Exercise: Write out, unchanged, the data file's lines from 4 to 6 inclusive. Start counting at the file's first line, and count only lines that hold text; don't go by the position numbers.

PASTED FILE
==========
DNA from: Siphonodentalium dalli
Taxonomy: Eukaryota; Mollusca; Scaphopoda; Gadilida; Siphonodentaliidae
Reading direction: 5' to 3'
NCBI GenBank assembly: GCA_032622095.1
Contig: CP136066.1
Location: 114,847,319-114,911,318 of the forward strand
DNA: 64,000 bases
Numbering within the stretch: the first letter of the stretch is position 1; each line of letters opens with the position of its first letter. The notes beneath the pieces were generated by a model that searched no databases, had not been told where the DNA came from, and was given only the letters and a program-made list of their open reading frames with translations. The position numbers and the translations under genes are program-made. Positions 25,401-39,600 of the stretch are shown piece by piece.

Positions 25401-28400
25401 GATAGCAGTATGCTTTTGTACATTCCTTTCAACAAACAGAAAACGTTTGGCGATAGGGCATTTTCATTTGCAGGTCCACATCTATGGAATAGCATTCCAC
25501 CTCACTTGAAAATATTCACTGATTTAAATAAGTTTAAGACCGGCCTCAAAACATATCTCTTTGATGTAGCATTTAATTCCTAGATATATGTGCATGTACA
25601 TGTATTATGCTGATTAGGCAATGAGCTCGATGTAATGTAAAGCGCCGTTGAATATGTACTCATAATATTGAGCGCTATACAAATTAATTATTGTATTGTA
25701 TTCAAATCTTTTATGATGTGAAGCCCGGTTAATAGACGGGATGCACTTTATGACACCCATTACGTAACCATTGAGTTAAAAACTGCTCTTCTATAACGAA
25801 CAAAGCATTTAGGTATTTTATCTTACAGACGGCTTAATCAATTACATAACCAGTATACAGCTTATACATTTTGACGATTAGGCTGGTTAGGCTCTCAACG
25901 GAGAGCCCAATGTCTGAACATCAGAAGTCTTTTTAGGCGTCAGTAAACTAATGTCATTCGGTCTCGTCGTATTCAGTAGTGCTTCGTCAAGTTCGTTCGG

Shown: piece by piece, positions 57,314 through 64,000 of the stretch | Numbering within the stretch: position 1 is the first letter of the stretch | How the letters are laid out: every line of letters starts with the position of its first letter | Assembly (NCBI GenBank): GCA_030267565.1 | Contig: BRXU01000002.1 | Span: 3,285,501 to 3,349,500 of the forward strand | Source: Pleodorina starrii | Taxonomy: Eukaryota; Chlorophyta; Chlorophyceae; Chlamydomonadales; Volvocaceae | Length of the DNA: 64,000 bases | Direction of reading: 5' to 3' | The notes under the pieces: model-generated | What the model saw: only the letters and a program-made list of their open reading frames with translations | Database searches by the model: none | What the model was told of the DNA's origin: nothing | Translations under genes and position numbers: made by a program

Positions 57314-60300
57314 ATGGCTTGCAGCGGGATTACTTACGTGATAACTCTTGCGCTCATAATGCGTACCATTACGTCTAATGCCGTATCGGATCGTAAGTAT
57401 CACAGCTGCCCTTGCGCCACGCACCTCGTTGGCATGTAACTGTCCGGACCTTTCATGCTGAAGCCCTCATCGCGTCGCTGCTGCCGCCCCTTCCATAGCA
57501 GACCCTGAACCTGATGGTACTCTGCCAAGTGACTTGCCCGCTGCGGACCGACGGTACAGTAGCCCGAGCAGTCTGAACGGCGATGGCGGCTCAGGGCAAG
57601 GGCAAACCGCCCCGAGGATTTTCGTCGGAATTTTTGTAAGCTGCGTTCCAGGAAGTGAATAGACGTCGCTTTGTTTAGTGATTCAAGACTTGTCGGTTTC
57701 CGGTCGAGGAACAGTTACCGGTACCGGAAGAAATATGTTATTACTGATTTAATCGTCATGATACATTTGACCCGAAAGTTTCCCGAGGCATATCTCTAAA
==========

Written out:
NCBI GenBank assembly: GCA_032622095.1
Contig: CP136066.1
Location: 114,847,319-114,911,318 of the forward strand